The sky went from pitch black, dotted with a milky way of stars stretching from one corner to the other in an arc, to a royal blue. The sun was rising faster than my feet could carry me and I worried that the peak would be unreachable in time.
There was a steady stream of people behind me and I couldn’t simply stop. It was too narrow for anyone to pass, and we were on unsteady sand, after all. An inner voice urged me to keep going, just as it had when I climbed Rinjani, despite that for every two steps forward I was sliding one back.
I pulled my socks off and continued barefoot in the incredibly soft sand, and suddenly invigorated by the foot massage, doubled my speed. Huffing and puffing and reaching the peak of Dune 45 in the Namib desert with time to spare, I plunked myself down and stared in awe as the sun began to peek over the hills. I’d been the second person to reach the peak and got prime positioning, just in the nick of time.
The first time I saw this place in photos I vowed that I would see it with my own two eyes one day. I’ve said it before and I’ll say it again, there’s something magical about the peace and barrenness of a desert.
The sun finally rose completely and as I surveyed the beauty in every direction, my first time in a sandy desert, I felt exuberant at the sight unfolding before me.
The colors of the dunes varied quite a bit depending on the angle of the sun and the direction the dune was facing. The orange became more intense as the sun rose higher, reflecting on the desert as it morphed from one scheme of colors to another.
This is, without a doubt, a bucket list item. If you think you don’t love deserts, try this one on for size.
I watched as the crowd thinned after the sun had fully risen.
While they headed back down, I turned in the other direction, heading for a vista I could enjoy solo.
It didn’t take long to reach the dunes just behind Dune 45, spotted with hoofed Kudu footprints and still slightly shaded. I stepped down a bit and with that, the last person disappeared and the 360-degree view was mine.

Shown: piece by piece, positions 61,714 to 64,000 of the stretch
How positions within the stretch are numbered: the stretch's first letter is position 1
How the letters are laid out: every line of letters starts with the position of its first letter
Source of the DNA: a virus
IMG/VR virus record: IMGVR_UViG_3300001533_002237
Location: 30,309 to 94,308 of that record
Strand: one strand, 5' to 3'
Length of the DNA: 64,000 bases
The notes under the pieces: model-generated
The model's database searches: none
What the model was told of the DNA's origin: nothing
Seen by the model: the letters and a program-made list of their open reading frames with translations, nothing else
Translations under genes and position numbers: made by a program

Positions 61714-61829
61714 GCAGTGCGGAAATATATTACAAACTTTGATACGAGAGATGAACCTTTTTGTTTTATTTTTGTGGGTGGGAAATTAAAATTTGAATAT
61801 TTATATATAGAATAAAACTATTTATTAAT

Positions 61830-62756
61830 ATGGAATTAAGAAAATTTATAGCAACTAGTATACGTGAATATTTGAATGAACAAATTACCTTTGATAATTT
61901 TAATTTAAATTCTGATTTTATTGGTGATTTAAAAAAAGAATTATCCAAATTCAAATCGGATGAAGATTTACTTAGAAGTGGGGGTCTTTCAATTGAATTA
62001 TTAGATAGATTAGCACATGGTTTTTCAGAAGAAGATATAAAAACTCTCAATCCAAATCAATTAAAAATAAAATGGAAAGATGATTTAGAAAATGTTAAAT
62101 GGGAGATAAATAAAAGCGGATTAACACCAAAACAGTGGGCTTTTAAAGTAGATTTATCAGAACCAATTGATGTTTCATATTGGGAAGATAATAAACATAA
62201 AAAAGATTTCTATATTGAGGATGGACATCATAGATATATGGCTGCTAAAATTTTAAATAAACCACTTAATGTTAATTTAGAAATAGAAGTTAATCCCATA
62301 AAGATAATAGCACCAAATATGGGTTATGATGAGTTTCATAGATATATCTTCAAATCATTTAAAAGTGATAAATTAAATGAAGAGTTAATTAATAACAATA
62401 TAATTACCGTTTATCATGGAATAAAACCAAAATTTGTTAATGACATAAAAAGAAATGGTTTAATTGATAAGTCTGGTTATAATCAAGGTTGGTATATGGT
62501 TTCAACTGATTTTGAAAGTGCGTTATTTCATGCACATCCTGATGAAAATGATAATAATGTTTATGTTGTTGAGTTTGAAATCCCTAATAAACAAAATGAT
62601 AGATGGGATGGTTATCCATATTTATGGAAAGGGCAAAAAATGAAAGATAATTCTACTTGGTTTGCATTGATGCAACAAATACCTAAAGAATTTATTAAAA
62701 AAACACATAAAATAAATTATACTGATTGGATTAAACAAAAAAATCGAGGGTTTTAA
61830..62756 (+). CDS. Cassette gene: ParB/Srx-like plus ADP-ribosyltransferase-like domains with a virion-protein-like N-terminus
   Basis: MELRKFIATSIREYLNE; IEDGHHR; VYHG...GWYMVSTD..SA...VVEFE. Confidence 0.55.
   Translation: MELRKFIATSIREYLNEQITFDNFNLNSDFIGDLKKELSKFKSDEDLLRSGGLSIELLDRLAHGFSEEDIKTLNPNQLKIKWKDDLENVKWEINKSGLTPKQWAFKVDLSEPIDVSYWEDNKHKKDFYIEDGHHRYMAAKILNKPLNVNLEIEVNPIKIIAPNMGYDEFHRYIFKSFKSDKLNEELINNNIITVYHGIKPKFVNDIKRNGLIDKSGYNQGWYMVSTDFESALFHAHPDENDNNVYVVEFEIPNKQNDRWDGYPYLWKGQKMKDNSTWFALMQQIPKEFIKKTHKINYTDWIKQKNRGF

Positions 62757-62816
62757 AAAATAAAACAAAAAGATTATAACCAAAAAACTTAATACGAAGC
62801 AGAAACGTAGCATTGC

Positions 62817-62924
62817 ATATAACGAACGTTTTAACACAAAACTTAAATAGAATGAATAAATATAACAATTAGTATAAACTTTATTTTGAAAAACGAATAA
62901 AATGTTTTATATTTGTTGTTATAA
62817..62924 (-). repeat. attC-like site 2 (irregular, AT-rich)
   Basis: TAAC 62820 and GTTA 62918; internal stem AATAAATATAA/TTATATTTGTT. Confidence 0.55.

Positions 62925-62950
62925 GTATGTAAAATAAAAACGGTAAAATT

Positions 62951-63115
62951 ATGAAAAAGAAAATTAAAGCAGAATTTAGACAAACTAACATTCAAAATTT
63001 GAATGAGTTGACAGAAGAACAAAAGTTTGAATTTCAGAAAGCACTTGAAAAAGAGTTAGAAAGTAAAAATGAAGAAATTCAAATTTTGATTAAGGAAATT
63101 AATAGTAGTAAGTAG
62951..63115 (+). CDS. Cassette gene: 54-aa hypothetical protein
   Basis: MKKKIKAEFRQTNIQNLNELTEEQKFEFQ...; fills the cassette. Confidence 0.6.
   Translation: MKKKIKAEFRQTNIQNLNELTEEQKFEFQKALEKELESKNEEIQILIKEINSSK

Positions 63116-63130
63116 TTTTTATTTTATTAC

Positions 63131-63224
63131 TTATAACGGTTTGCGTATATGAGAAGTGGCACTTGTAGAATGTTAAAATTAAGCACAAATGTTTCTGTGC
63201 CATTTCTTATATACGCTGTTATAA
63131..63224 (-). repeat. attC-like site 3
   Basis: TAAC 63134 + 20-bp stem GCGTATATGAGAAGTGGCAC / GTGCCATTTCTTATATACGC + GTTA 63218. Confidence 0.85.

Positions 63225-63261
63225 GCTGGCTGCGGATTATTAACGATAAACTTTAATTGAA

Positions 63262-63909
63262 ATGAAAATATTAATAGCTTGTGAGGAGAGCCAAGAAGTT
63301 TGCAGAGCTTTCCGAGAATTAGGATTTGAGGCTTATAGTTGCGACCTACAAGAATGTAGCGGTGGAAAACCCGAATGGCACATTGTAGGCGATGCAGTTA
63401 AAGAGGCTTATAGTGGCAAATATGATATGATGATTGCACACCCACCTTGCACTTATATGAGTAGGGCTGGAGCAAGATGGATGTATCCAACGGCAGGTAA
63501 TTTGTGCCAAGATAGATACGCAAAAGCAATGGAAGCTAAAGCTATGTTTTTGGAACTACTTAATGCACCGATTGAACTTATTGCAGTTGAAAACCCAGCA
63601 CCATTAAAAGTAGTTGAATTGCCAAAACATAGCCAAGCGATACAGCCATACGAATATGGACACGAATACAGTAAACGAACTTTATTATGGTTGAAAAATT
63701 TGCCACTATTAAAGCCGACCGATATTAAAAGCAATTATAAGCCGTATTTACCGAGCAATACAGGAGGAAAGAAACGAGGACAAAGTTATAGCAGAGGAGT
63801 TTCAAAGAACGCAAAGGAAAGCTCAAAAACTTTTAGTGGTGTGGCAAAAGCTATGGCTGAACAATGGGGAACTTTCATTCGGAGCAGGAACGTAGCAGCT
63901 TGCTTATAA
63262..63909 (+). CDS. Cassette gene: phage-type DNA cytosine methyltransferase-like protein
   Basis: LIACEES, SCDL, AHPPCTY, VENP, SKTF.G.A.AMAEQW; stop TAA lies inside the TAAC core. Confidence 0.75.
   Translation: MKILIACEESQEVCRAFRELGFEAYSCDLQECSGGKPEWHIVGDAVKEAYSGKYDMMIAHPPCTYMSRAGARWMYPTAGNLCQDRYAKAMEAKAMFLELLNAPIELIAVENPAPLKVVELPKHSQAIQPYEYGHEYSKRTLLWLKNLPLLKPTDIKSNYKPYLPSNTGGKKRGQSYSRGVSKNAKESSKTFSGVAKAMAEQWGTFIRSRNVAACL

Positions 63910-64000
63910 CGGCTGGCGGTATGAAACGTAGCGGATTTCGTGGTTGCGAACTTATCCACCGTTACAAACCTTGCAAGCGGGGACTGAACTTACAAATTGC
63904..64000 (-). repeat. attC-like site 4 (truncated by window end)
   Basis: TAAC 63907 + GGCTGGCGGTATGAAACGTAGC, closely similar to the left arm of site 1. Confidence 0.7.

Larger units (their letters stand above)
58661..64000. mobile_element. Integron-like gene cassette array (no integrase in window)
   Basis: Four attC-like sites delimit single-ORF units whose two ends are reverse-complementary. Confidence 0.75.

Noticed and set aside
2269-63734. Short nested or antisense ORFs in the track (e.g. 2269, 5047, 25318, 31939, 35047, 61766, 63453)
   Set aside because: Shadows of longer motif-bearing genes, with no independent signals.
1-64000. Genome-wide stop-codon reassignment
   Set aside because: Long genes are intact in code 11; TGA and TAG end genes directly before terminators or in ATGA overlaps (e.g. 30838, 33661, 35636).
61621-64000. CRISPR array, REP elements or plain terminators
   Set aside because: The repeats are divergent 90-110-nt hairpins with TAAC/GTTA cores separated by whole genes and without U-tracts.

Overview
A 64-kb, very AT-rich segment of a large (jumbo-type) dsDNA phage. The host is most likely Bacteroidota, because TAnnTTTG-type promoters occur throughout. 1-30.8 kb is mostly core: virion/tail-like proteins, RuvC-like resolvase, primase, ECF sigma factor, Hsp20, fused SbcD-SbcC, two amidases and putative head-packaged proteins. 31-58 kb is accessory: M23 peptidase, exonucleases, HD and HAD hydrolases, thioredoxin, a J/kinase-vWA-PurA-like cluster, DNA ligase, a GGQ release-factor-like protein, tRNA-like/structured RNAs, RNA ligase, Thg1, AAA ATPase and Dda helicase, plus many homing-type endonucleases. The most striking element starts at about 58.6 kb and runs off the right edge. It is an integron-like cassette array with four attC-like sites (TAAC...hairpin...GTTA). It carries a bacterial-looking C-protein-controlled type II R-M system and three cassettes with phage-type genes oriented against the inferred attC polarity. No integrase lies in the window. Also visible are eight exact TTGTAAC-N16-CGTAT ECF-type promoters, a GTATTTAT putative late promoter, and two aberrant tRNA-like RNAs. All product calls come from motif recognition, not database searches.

Be sure to do that if you find yourself in the Namib Desert. It was a humbling experience being surrounded by the sandy giants.
No visit to Sossusvlei, Namibia, would be complete without checking out the famous Acacia trees of Deadvlei (Afrikaans for ‘dead marsh’), so after descending Dune 45, it was time to board jeeps and head to another dune.
The jeep driver laughed, a silver star implanted in one of his front teeth (a common fashion statement there), as he described climbing the next dune. Its name is “Big Daddy” as it reaches 350 meters high.
You have a choice to avoid climbing this dune and just walk along the dried salt pan to the Acacia trees, but I honestly found it easier than Dune 45. It wasn’t nearly as steep and lots of people before me had packed down the sand and left nice footprints for me to step in.
Besides, you get a great view:
From the top, simply step-slide (barefoot is best) down the side of the dune to reach the “dead marsh.”
The sand feels great on the feet!
These famous trees had the chance to grow when the nearby Tsauchab river flooded, creating shallow pools. As the climate changed, drought hit the area and the sand dunes moved in, thereby cutting off any water supply.
The remaining trees died, but due to the dryness, their scorched black skeletons still stand after 900 years.
I loved the way the branches eerily reach towards the sun.
Despite the fact that these trees are no longer living, they still seem to have a personality, and an energy, to them.
By noon, I made my escape as the desert heated up and the ground became too hot to walk on. It was only my third day in Namibia, but already a sign of great things to come.
Have you been here? Would you like to go? Are you also thinking to yourself, “Hey, the Snapseed trees!” (’cause I was).
Do It Yourself:
- Namibia is for camping. Those warm nights are meant to be enjoyed outside underneath the dazzling star display
- Sesriem Rest Camp is close to the dunes and has a great pool and beautiful sunset backdrop
- Self driving is possible with a 4×4 to Dune 45 and is easily accessible from the road
- I personally took a Safari tour with Acacia Africa
- Hiking shoes or even running shoes do you a disservice on the sandy dunes. The sand is so fine that it sneaks into the shoes and weighs you down. The sand isn’t hot enough yet in the mornings to burn your feet, so try just wearing socks, or even going barefoot
- Step into footsteps left by someone else. They’ve already packed down the sand slightly with their weight, which makes it a better foothold and sliding backwards less likely
- Bring a hat or something to shield your face – that sun is strong!
- The sunrise is a somewhat busy time to visit the dunes, but most people stay for a few minutes then start to head back to their cars. Give it a bit more time and travel farther down the dune and you can get a lot of beautiful views to yourself